Amy McCauley reviews A Reply to the Light by Peter Oswald
Peter Oswald’s A Reply to the Light is a many-headed book, but primarily it is as a document of psychology that it comes into its own. If the book is read as a journey through Oswald’s innermost motifs and obsessions, the book reveals much about a man cut off from experience; an existentially isolated figure who – at best – observes life from the periphery.
Take ‘Description of a Prostitute Seen Through a Window in Amsterdam’ for instance. The title alone might serve as a motif for Oswald’s position, or attitude as a poet. Because frequently his poems describe scenes that are just beyond the poet’s reach; and time and again, both the ‘I’ and the eye appear to be physically and emotionally removed from the action. As if to emphasise this sense of distance, many of the poems contain either real or invisible windows between the poet and the contents of the poem. So in ‘Description of a Prostitute…’ Oswald writes:
She has submitted her own body
As evidence. It has been frozen.
She accepts the jurisdiction
She has been locked
In a glass prison. (p. 10, lines 5-10)
This is more rhetorical gesture than description. In fact, the prostitute is no more than a symbol or a cipher – but for what remains unclear. There is little sense of depth to the scene and virtually no sense of the prostitute’s reality. There is little sense even of a wider mythic reality. ‘She has promised not to try to escape’ Oswald writes; ‘Here she sits till death comes!’ (p. 11, lines 15-16) The allegorical style feels somewhat one-dimensional, particularly when the poem lacks both emotional insight and psychological depth. There are, however, stanzas of disarmingly rich ambiguity, such as:
No one has ever done
Anything against her.
A crime is no longer a crime
When it has been paid for. (p. 12, lines 33-36)
The suggestion of misogyny in ‘A crime is no longer a crime / When it has been paid for’ indicates where the power lies. The sense of the poet as voyeur – forever looking in from the outside – is powerfully felt. The prostitute – who ‘admits everything’; who ‘holds back nothing’ (p. 10, lines 3-4) – is ultimately a passive muse around which the poet constructs his
glass prison of language. But the duality in this stanza: the suggestion of the prostitute’s innocence – ‘Nobody has ever done / Anything against her’ – makes this particular moment amphibious and interesting. And at moments like this – when the slipperiness of language enters the scene – Oswald possesses the capacity to astonish. The final stanza glitters:
Over the burned dunes,
Through the grey acid streams,
Under the green sky of Venus
She runs and she runs. (p. 13, lines 49-52)
This stanza is representative of Oswald’s real strength – his vibrant, clear-headed visual motifs. And when Oswald’s images work best they are carried by a natural, rhythmic capacity for speakable language. Indeed, Oswald at his best writes poems you can hear both on and off the page. This melding of image with sound is to be found most abundantly in his writing about animals. A cat is ‘Leaping at bees / Like a fountain’ (p. 18, lines 9-10) in ‘To a Cat Dying of Poison’. A buzzard is a ‘Mad tramp gripping the pulpit, shrieking / Into the upturned faces of the fields and woods and / pools.’ (‘Buzzard’, p. 57, lines 8-10) And in ‘Rooks’ he writes:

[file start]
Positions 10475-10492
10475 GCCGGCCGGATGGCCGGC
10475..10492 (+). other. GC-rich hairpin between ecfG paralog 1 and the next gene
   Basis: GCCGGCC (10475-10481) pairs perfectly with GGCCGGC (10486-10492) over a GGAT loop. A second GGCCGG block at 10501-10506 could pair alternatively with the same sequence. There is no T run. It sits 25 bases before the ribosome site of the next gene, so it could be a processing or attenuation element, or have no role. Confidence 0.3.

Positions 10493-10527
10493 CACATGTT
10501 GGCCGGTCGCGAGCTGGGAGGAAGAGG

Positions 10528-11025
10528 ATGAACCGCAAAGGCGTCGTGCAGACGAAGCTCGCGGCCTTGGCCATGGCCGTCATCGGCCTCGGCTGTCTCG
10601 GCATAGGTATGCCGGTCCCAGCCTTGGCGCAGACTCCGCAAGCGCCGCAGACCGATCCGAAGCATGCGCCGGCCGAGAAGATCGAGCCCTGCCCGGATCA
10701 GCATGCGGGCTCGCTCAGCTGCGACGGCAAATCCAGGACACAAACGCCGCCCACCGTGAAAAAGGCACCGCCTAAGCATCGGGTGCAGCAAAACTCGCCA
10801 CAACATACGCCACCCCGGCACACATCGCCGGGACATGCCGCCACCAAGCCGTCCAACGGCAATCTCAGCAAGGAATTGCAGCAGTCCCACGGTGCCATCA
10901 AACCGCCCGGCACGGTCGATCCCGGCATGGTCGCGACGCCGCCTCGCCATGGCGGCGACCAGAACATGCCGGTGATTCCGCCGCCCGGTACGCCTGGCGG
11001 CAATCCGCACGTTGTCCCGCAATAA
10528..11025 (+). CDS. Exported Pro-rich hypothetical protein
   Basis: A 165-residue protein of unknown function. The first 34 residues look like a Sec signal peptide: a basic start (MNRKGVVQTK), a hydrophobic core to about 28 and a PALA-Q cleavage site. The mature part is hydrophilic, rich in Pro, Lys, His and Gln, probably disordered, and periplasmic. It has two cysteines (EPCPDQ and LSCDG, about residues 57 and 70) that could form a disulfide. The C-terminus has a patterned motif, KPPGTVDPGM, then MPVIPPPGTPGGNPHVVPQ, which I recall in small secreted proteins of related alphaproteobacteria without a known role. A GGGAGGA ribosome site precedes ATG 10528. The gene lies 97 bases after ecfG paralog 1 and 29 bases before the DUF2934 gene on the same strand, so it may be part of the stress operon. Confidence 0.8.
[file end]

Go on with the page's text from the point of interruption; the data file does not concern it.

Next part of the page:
But through us rises
Gossip of the veinwork of leaves,
And the twists of timber springing apart
And leaping together (p. 40, lines 39-42)
These are deliciously chewy lines for the eye and the ear. But ‘Rooks’ stands out not simply because of its rich, precise language: it is also one of the very few poems to adopt the point of view of someone or something other than the poet. As such, it is a real breath of fresh air. ‘Rooks’, however is the exception.
By and large, the book occupies two modes; the first mode resembling that of the Romantic poets. Here, Oswald’s lyric ‘I’ addresses nature with unrestrained lyric abandon. Curiously, he exhibits no sense of self-awareness, and as a result the writing often feels naïve and amateurish. ‘In Nights As Lonely As the Sun’s’ for example begins:
In nights as lonely as the sun’s,
I live my second innocence,
Dreaming about the moon’s white thighs,
In dark asphyxiated skies. (p. 37, lines 1-4)
This simply doesn’t feel like poetry being written in the year 2012. Later in the poem Oswald spells ecstasy ‘extasy’ (p. 37, line 11) – a quirk which, among other such eccentricities (liberal use of the comma; an insistence on capitalising words on a new line; the spelling of balloon ‘baloon’ (See p. 35, line 1 and p. 45, line 16); use of archaisms such as ‘beseeching’ (p. 41, line 6), or neologisms such as ‘profoundment’ (p. 17, line 10)) – serve to give the impression of a man writing out of his time.
Oswald’s second mode is clearly influenced by W.H. Auden and Louis MacNeice. He employs it in what might be called his public poems – those poems dealing with London for example, or with the nameless prisoners in ‘HMP’ – but here his writing all too easily slips into either rhetoric or sentimentality. As in his poems about women, Oswald’s London poems feel unreal and lacking in depth, as though the poet is shut off from experience by a glass wall.
Indeed, the pervasive sense in this book is that of a man struggling to enter fully into the world around him. It is of a man who strains for connection with the things and people he encounters. And it is of a man whose language often strays too close towards homage or pastiche. To be sure, there are moments of brilliance, but they are much too few and much too far between.